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Improving the efficiency and effectiveness of the delivery of public services
July 05 2016
Departments’ oversight of arm’s length bodies: a comparative study
The National Audit Office looked at four departments that oversee a large number of ALBs: Department for Business, Innovation & Skills, Ministry of Justice, Department for Environment, Department for Food & Rural Affairs, and Department for Culture, Media & Sport.
They found there is no collective understanding of what type of oversight is appropriate and cost effective for different types of arm’s-length bodies; the sector remains confused and incoherent. There is no single list of all ALBs across government nor a common understanding of when ALBs should be used, or what type of ALB is most appropriate for particular circumstances. Different departments define ALBs in different ways and some ALBs are uncertain about how they relate to their department’s objectives. The prevailing inconsistency hampers a coherent approach to overseeing ALBs that is consistent with their purpose, although the Cabinet Office is building on its Public Bodies Reform Programme and taking further steps to address this.
Amyas Morse, head of the National Audit Office, said:
“If one of the main reasons for having arm’s length bodies is to provide a zone of relative independence, the fact that oversight mechanisms focus predominantly on compliance and control means there is almost certainly room for improvement.”
May 01 2014
Making Connections, Shaping Debates: The Unique Role of the Public Chairs’ Forum
This report was published by Dr Katherine Tonkiss and Dr Katharine Dommett as part of the Shrinking the State project. It looks at the role of the Public Chairs' Forum and the range of highly useful functions it provides its members.
The authors highlight that: ‘The PCF has grown from a small and relatively uninfluential network of chairs, into a formalised organisation managing strong relationships with government and other actors, and has become a key resource for chairs to share experiences and learn from best practice’.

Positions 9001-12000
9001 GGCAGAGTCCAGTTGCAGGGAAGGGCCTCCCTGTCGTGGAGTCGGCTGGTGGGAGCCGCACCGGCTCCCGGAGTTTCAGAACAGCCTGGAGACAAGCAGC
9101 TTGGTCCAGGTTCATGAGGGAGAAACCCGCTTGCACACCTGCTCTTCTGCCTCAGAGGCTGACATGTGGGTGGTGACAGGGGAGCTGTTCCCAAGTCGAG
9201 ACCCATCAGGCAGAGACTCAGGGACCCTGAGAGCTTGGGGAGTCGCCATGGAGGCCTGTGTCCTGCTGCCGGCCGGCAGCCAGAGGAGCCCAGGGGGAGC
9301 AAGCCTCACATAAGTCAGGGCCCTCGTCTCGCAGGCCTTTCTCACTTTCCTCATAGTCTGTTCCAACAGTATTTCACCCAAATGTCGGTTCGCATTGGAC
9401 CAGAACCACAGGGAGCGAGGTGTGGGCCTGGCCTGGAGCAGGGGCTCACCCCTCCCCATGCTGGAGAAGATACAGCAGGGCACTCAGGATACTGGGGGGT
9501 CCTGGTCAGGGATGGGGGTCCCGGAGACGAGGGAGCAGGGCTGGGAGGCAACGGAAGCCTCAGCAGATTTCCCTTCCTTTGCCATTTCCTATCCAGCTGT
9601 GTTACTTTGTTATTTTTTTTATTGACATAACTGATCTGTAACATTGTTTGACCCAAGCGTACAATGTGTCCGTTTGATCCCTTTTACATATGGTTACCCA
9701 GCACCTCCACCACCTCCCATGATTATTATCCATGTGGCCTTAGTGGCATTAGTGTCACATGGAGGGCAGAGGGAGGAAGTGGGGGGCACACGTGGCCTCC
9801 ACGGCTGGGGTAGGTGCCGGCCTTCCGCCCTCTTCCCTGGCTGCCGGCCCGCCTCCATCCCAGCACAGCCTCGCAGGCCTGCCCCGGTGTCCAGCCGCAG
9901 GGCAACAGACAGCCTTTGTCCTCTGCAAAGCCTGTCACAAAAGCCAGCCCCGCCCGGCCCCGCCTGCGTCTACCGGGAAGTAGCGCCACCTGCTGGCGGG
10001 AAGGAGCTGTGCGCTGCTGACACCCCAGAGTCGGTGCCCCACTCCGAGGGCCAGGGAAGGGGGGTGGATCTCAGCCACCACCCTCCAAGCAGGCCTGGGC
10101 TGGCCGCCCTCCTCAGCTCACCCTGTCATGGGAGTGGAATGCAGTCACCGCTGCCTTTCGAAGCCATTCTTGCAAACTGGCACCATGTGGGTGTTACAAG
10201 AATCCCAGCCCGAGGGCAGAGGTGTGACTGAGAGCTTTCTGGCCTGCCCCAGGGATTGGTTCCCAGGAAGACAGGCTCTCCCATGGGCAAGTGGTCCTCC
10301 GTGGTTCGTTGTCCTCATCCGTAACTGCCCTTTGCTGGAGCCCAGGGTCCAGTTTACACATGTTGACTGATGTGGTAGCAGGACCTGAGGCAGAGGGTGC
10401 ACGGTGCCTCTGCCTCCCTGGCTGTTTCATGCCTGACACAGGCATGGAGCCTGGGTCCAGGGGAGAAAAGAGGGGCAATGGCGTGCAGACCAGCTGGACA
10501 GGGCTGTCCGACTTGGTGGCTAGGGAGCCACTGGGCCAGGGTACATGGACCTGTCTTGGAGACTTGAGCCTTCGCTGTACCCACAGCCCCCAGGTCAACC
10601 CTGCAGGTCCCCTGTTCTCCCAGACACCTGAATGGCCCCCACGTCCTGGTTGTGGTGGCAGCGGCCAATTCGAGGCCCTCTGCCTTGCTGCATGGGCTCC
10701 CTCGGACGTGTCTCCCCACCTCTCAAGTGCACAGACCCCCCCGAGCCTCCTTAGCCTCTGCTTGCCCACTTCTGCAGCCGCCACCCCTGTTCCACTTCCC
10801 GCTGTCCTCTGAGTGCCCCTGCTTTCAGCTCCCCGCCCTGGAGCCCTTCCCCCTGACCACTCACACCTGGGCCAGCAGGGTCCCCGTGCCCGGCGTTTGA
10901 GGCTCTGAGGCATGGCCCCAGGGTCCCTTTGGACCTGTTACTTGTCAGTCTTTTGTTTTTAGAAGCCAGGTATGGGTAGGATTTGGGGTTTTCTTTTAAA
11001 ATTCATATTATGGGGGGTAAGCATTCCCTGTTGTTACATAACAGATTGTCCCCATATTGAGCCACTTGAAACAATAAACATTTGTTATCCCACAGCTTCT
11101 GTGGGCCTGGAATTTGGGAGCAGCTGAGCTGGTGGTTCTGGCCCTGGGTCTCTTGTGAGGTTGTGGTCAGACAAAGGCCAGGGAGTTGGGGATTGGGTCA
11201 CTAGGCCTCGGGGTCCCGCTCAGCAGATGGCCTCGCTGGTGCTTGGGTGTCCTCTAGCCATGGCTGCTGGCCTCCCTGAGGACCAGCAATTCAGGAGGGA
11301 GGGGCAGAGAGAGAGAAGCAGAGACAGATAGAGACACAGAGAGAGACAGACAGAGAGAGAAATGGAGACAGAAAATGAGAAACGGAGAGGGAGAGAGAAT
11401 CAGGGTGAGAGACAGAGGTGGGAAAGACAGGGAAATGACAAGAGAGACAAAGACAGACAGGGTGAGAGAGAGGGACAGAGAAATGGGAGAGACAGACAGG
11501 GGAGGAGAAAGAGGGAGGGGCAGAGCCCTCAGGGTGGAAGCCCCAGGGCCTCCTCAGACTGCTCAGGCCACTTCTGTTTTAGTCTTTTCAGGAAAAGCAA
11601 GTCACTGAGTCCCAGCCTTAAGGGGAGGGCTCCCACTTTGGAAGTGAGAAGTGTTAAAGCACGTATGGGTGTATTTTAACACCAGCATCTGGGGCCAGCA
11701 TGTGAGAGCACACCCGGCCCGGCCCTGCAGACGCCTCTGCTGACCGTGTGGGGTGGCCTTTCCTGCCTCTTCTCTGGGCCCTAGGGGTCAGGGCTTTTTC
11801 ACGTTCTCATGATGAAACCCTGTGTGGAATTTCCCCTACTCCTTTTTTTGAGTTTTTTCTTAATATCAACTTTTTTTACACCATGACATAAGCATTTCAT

January 14 2014
Efficiency by design – how public bodies are rising to the funding challenge
Efficiency by Design: stories of best practice in public bodies, a new report published today by the Public Chairs’ Forum (PCF) and Cabinet Office, shines a light on the innovative ways in which people working in public bodies have improved the efficiency of their organisations’ operations. This practical guide contains case studies which demonstrate how leaders and staff of public bodies have responded positively to the challenge to deliver better public services at lower cost.
Since the Coalition Government’s announcement to reform public bodies in October 2010, Ministers have spoken of the scale of funding cuts and the resulting administrative savings. Efficiency by Design looks beyond the headline numbers and focuses on how these savings are being achieved.
The PCF and Cabinet Office have worked closely with Chairs and Chief Executives to uncover examples of best practice. Five key themes emerged from their research, which was conducted with the Institute for Government:
Chris Banks CBE, Chair of the Public Chairs’ Forum said:
“In recent years, we have seen many different examples of public bodies rising to the funding challenge to deliver better public services at lower cost. Through this report, we have captured some of this good work so that organisations can learn from each other about new ways to improve the efficiency of their operations.